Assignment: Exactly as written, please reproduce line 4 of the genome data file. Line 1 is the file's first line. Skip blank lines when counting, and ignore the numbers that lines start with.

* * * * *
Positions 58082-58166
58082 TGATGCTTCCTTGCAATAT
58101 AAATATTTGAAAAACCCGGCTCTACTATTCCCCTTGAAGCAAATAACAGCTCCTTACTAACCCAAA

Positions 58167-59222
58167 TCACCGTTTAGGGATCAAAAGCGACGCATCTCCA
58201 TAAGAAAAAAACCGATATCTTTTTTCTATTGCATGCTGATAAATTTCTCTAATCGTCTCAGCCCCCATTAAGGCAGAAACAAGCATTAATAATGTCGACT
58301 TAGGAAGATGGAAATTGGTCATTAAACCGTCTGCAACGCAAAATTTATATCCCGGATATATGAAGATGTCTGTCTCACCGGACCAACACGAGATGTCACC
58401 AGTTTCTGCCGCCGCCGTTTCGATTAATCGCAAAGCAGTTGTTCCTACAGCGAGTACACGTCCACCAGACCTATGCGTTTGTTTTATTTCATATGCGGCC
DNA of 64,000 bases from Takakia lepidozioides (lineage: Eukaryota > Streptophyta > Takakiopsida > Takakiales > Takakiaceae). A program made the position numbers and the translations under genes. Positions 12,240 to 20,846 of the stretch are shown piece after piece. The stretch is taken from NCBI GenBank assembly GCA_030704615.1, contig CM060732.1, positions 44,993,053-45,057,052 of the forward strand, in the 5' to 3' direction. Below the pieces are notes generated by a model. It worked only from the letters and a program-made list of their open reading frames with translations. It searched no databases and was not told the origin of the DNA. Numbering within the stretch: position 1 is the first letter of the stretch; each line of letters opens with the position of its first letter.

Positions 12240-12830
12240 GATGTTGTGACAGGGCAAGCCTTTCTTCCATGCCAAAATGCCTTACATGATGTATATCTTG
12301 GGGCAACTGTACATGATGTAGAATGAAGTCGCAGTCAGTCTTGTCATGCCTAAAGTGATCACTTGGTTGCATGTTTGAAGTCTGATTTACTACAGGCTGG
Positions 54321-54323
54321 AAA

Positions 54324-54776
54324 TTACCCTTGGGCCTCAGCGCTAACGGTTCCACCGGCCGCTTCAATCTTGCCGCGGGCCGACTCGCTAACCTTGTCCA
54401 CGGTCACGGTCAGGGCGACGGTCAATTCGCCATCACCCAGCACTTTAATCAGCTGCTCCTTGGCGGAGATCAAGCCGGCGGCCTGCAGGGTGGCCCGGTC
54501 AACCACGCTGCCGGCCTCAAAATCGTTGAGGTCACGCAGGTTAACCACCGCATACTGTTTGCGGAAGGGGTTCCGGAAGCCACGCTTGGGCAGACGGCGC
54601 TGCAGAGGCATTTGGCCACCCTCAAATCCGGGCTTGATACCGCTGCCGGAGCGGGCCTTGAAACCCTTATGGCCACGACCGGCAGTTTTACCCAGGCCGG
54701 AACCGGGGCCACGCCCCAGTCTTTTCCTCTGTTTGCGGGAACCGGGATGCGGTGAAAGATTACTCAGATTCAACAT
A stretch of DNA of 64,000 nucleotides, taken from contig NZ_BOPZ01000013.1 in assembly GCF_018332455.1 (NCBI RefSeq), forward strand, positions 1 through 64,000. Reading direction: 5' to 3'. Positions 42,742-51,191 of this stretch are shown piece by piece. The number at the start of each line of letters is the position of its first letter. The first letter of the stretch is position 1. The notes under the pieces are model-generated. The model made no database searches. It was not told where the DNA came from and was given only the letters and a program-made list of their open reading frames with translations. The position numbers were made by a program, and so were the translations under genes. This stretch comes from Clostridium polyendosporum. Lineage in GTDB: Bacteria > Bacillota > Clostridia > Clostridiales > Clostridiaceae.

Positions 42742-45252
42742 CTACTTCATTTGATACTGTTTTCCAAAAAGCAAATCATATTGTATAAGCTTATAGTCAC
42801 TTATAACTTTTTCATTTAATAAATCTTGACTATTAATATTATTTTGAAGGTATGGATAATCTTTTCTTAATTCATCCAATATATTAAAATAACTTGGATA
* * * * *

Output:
Positions 58167-59222